Well… of course, there are other forms of mental disabilities than autism.

You also said:
>Especially if one is lucky enough to have smart, good-natured, broadly inquisitive children, it's important not to generalize from one's own parenting experiences and assume that, if only others would just follow in our footsteps, their children would turn out just as well as ours do.

Well, in our society, I don’t think that! Obviously, there is a grave problem in our society in educating children (though, from a functional viewpoint, not as bad as many critics of the schools make out – most adult Americans do function, more or less).
(cont.)

PhysicistDave said...

(cont.)
However, I’m interested in the history of education, and it is hard to think of any society prior to the twentieth-century West in which there was any serious problem getting the vast majority of kids to learn the basic information they needed to function: whether hunter-gatherer societies, Neolithic societies, the classical world, the medieval world, or even colonial and early-republic America.

The only exception I can think of besides the modern West is China during the last millennium, during which the artificial mandarinate system did create a bizarre educational system similar to what the USA now has. – which, as I have said, is the reason Amy Chua really is relevant.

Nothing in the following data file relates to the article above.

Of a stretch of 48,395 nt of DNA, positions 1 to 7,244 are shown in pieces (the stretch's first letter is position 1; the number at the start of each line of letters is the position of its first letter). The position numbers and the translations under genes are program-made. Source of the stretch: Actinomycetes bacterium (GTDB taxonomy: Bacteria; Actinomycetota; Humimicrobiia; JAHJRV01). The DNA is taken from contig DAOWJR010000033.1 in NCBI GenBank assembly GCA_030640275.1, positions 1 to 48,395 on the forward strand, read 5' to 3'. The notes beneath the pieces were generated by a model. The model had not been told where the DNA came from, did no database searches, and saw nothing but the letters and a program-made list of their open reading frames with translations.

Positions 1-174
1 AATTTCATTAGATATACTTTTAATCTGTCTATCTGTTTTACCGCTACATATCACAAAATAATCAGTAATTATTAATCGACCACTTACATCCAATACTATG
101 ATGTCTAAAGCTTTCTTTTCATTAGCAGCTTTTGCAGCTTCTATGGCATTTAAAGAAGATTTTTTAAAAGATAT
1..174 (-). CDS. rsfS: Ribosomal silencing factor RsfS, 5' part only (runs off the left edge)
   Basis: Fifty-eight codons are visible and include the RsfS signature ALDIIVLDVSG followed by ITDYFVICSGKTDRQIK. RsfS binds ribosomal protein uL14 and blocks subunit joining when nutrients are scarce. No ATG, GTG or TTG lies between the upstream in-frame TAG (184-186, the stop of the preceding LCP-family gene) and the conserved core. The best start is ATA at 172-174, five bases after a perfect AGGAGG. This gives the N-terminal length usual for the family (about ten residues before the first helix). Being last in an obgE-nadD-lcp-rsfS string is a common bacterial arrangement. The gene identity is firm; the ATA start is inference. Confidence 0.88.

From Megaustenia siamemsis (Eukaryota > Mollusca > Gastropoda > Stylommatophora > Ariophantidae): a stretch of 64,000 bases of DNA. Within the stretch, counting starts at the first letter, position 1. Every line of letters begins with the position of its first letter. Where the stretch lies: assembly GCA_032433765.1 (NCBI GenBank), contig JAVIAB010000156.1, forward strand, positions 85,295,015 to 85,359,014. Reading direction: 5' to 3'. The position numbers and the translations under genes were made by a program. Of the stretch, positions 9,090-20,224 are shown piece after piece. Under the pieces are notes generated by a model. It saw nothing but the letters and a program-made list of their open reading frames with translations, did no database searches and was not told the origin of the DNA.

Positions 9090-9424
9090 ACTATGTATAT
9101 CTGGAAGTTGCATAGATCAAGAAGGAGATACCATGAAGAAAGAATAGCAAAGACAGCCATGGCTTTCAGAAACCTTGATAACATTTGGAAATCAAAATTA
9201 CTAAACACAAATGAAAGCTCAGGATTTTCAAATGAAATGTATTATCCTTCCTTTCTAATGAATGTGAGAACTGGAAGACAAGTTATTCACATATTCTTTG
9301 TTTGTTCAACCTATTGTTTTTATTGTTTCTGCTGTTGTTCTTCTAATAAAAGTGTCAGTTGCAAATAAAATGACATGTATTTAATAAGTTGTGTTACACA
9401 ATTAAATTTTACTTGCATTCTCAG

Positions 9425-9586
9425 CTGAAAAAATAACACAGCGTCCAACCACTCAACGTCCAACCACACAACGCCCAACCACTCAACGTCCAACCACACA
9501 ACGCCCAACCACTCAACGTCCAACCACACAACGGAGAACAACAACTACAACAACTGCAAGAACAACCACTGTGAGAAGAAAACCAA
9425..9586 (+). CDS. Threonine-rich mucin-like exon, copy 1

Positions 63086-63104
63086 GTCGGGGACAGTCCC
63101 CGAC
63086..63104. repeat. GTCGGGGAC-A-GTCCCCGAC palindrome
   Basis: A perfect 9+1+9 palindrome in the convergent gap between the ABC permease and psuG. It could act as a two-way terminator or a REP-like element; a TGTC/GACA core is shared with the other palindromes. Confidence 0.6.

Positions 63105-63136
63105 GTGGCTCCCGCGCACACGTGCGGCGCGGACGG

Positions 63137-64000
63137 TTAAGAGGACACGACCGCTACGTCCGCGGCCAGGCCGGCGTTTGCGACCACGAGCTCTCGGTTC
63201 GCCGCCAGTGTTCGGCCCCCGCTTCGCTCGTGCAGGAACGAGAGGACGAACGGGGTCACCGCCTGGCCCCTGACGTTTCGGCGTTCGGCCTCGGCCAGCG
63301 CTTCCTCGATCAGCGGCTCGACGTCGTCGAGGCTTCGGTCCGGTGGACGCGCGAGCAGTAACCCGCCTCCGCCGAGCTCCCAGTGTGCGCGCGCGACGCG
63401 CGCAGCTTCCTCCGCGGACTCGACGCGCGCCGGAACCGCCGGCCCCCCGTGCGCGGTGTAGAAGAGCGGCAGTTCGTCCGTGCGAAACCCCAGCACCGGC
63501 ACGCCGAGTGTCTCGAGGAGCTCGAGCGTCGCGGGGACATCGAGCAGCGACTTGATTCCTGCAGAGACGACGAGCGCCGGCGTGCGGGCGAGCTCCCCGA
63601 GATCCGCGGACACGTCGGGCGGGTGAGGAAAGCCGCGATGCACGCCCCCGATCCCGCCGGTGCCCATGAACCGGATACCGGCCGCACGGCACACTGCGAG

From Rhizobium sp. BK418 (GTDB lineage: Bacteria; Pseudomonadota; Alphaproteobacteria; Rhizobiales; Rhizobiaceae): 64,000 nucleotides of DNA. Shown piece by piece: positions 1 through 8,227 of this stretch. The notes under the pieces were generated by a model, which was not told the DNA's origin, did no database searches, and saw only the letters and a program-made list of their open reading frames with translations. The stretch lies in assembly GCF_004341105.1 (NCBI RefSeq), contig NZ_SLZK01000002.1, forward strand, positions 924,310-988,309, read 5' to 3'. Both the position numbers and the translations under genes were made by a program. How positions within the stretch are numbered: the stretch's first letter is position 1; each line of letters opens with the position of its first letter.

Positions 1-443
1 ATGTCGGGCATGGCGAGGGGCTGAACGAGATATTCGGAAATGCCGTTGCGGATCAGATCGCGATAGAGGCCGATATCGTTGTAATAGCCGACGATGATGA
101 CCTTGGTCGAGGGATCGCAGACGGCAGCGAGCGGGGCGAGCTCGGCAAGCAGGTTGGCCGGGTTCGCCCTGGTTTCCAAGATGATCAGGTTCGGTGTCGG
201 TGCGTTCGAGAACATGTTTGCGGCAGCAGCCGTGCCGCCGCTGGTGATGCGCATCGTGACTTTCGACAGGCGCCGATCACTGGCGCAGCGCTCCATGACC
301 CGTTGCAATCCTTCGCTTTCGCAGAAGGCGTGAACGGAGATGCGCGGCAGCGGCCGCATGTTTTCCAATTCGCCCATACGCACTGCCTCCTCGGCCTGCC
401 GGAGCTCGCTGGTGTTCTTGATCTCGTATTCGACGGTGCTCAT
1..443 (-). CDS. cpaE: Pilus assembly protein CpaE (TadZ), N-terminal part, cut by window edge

Of course, it would indeed be very hard to get most American kids to read “Macbeth” voluntarily. But why should they? If they are reading it just to pass a test, to check off “English Lit” on college applications, etc., then let them not read Macbeth. What’s the point?

If you’re suggesting that most American kids really would like to avoid acquiring the basic knowledge of the “three Rs” that my great-grandmother already had acquired when she dropped out after fourth grade circa 1893, well… how on earth could we have produced children who do not want to know that? It is not normal for children to so hate their society that they do not want to acquire the very basic knowledge required to live in that society, and, indeed, American kids are (notoriously!) eager to learn how to drive, how to use credit cards, etc.